The survey brought to light a severe animal health problem, affecting the poorest members of the
community most seriously. The community leaders were consulted about ways of solving this
problem and raising production in a sustainable manner, both economically and ecologically. The
result was a project to train livestock keepers (who became known as Basic Veterinary Workers) to
treat, prevent and control the most serious diseases, as ranked by the community. The training builds
upon existing livestock knowledge, useful traditional beliefs and practices recorded during the survey.
The project also plans to train shopkeepers in the use of anthelmintics and flukicides. The Basic
Veterinary Workers (BVWs) were not paid whilst being trained, instead they were to benefit from
the sale of medicines at a profit after the training. Farmers readily accepted the project and expressed
willingness to pay for the previously unavailable drugs.

The training was carried out on-site by Afghan paravets (previously trained in Pakistan) using
practical training techniques suitable for illiterate people. Further training in the use of locally
available medicines, the management of revolving funds and disease treatment was to be provided at
regular intervals during the next two years. The BVWs received loans to buy their basic medicine
kit and assistance with securing drug supplies.

The effects of training were assessed using structured informal interviews and monitoring forms.
These asked about the effectiveness of the newly introduced drugs and the farmers' use of the service
provided by the BVWs. Monitoring forms were designed to be completed by illiterate farmers and

The project hopes to lay the foundation for similar projects in other areas. Neighbouring communities
have been contacted and are receptive to the idea of training members of their communities as BVWs.
The interaction with farmers during the participatory survey has helped to establish a good working
relationship with the Daye Chopan community. The Afghan paravets will be given PRA training so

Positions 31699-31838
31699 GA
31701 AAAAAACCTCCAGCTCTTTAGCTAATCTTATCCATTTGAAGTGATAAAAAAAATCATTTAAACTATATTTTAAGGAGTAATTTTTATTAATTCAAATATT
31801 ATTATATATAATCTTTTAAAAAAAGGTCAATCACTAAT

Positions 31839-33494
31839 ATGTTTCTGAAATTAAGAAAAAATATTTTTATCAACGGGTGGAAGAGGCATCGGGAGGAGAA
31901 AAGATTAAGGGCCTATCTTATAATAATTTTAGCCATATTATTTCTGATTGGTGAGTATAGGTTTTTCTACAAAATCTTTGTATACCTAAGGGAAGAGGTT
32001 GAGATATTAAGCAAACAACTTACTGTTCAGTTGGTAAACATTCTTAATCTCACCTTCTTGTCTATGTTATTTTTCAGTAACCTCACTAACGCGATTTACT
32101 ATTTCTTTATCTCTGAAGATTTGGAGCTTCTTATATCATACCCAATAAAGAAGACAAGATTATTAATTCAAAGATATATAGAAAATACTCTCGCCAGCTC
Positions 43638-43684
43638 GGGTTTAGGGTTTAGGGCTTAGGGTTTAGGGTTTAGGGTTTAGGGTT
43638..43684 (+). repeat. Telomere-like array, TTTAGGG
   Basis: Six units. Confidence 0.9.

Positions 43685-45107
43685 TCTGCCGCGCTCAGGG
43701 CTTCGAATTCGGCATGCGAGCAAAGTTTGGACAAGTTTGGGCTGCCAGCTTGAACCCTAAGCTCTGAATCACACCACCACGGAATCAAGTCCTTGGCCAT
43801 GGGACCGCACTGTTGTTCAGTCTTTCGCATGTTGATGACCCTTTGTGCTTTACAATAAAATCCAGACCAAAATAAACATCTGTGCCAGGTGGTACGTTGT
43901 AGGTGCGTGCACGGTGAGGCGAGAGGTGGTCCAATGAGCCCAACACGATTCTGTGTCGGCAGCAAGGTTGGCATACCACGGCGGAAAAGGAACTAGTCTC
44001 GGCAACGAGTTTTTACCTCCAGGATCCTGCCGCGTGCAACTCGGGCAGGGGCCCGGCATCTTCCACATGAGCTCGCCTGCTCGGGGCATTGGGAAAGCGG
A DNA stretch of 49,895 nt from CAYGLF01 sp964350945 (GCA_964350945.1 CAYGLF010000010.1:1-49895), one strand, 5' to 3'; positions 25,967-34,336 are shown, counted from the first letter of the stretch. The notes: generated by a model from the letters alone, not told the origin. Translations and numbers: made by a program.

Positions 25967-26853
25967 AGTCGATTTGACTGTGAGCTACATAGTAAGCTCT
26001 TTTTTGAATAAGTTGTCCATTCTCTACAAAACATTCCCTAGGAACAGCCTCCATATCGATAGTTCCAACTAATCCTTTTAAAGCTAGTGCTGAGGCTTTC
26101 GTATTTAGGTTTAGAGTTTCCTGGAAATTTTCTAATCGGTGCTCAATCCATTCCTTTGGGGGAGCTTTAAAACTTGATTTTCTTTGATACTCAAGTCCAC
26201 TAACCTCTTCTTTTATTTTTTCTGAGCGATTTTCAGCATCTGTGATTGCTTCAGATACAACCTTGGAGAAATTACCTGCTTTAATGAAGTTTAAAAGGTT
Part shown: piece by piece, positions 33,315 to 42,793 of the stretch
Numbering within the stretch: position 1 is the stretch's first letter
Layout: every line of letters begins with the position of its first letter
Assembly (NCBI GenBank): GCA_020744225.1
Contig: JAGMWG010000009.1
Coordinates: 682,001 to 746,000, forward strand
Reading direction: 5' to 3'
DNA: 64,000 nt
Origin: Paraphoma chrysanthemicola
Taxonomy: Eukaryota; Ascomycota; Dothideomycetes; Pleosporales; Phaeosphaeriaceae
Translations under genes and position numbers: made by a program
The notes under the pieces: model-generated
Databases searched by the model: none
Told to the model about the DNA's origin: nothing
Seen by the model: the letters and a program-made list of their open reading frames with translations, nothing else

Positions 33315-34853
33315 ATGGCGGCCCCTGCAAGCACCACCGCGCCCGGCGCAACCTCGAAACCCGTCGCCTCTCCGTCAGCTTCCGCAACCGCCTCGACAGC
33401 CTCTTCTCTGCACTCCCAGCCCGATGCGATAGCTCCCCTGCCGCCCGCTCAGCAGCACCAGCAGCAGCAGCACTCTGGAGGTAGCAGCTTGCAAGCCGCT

they can carry out a participatory appraisal themselves using the tools found useful in Daye Chopan.
These locally tried and tested techniques can help the paravets to monitor and evaluate their work in
order to become more sensitive to the needs of the local farmers. It was considered imperative, if
the projects are to be sustainable, for the community to participate in evaluating their problems and
discussing the solutions.


Findlen, C. 1990. Afghan Koochi Animal Management Practices. Tufts University School of
Medicine, 200 Westboro Road, North Grafton, MA 01536, USA.

Grandin, B. 1988. Wealth Ranking in Smallholder Communities: A Field Manual. Intermediate
Technology Publications Ltd., London, UK.


David Hadrill and Haroon Yusuf
Centre for Tropical Veterinary Medicine
Easter Bush, Roslin, Midlothian, Scotland 0

Participatory research methods were used with herders in the Sanaag region of Somaliland to build
up a detailed picture of their lifestyle. This research was initiated by ActionAid and designed and
supported by VetAid as part of a pastoral development programme.

Seasonal Disease Calendar

One of the techniques used by the project management team was to draw a seasonal disease calendar
with a village elder and a group of interested herders, based on the local calendar (Figure 1). The
calendar provided the following information: